NYPD crackdown on PWA activism
Little love has been lost between the New York Police Department and the city's activists with HIV. But two incidents last fall marked what may be a new level of animus in Mayor Rudolph Giuliani's official relations with his city's empowered PWAs. It all began in October, when a rowdy 6,000-strong march to protest the murder of gay Wyoming student Matthew Shepard spilled into the rush-hour midtown streets, drawing a massive NYPD response and ending in 136 arrests, numerous injuries and multiple lawsuits against the city by pissed-off PWAs. Due to a policy that orders meds confiscated upon arrest, five PWAs spent 19 hours in custody with no access to their antiretrovirals. "By the time I missed my second dose, I was scared for my life," said John Irizarry, 28. "I'm on salvage therapy: If my virus becomes resistant, there's nothing else I can take." Besides compensation for the missed doses -- "which cannot be replaced if the virus breaks through," noted Irizarry's doc, Paul Bellman -- the plaintiffs are pushing for a court-ordered change in the NYPD's pill policy. At presstime, the suit was pending.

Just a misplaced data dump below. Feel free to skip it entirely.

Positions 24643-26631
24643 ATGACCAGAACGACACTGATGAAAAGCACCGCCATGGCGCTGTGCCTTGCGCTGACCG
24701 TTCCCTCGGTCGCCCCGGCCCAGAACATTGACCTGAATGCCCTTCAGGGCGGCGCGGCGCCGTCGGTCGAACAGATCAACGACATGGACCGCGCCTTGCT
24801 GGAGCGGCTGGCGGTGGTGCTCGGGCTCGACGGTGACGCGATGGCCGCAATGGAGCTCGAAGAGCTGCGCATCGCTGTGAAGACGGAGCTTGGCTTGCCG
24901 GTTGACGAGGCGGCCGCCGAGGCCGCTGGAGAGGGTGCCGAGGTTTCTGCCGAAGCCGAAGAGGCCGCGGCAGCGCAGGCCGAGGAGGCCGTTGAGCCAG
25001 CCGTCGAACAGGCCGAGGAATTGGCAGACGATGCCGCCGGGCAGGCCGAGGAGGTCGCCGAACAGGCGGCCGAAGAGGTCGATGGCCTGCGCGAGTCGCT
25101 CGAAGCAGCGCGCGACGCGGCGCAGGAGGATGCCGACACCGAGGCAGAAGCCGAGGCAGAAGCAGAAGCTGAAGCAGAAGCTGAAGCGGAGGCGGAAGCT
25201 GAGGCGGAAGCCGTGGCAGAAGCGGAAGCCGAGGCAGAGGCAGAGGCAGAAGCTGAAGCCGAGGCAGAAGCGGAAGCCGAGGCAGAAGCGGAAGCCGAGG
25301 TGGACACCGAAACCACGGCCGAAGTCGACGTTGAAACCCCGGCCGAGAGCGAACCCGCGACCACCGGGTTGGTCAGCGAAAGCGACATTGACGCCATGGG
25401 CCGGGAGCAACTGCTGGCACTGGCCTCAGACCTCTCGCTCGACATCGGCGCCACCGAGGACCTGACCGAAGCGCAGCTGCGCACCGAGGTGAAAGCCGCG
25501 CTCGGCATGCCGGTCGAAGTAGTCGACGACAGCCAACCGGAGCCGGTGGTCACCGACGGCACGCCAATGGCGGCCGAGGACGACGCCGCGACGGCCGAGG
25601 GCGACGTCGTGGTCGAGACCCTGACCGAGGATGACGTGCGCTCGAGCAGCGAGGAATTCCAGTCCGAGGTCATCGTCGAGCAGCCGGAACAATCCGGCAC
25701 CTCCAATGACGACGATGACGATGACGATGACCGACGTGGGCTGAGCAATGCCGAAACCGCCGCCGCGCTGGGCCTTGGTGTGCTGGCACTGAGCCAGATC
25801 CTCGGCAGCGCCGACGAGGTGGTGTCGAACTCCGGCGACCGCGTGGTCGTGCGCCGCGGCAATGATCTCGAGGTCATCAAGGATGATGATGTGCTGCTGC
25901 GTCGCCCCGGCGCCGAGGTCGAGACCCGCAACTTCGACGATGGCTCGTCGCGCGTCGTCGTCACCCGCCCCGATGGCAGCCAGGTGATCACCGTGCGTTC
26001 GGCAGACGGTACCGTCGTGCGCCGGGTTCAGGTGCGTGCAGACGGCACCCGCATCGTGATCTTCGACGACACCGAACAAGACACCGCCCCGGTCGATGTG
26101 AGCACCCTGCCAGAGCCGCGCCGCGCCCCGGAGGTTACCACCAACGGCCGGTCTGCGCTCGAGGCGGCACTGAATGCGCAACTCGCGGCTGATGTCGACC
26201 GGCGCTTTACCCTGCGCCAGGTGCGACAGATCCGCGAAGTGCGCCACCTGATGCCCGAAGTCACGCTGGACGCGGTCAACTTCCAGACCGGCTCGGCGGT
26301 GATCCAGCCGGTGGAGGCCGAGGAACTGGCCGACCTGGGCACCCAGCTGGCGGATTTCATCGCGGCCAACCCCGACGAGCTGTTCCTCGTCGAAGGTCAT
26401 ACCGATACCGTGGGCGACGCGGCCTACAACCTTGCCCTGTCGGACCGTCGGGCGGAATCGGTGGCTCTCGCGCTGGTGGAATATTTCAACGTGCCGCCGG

Then, in November, local AIDS group Housing Works sued the city after PWAs were denied the right to commemorate World AIDS Day on the steps of City Hall. Federal Judge Harold Baer Jr. ruled in Housing Works' favor -- and against officials who claimed that the threat of terrorism forces it to close the steps to events not of "extraordinary public interest." Noting a recent city-sponsored rally at the same location, Baer wrote: "Who's to say that celebrating the Yankees' World Series victory is a more or less extraordinary event than World AIDS Day? After all, it's estimated that 30.6 million people are living with HIV worldwide." Despite the courtroom coup, December 1 proved tense for those greeted at City Hall with snipers, metal detectors and hundreds of cops. "Giuliani came onto the steps and instructed police to construct barricaded pens to corral us through," said Housing Works' Charles King. "That he thinks 200 PWAs demonstrating in front of City Hall represents a terrorist threat is disgusting."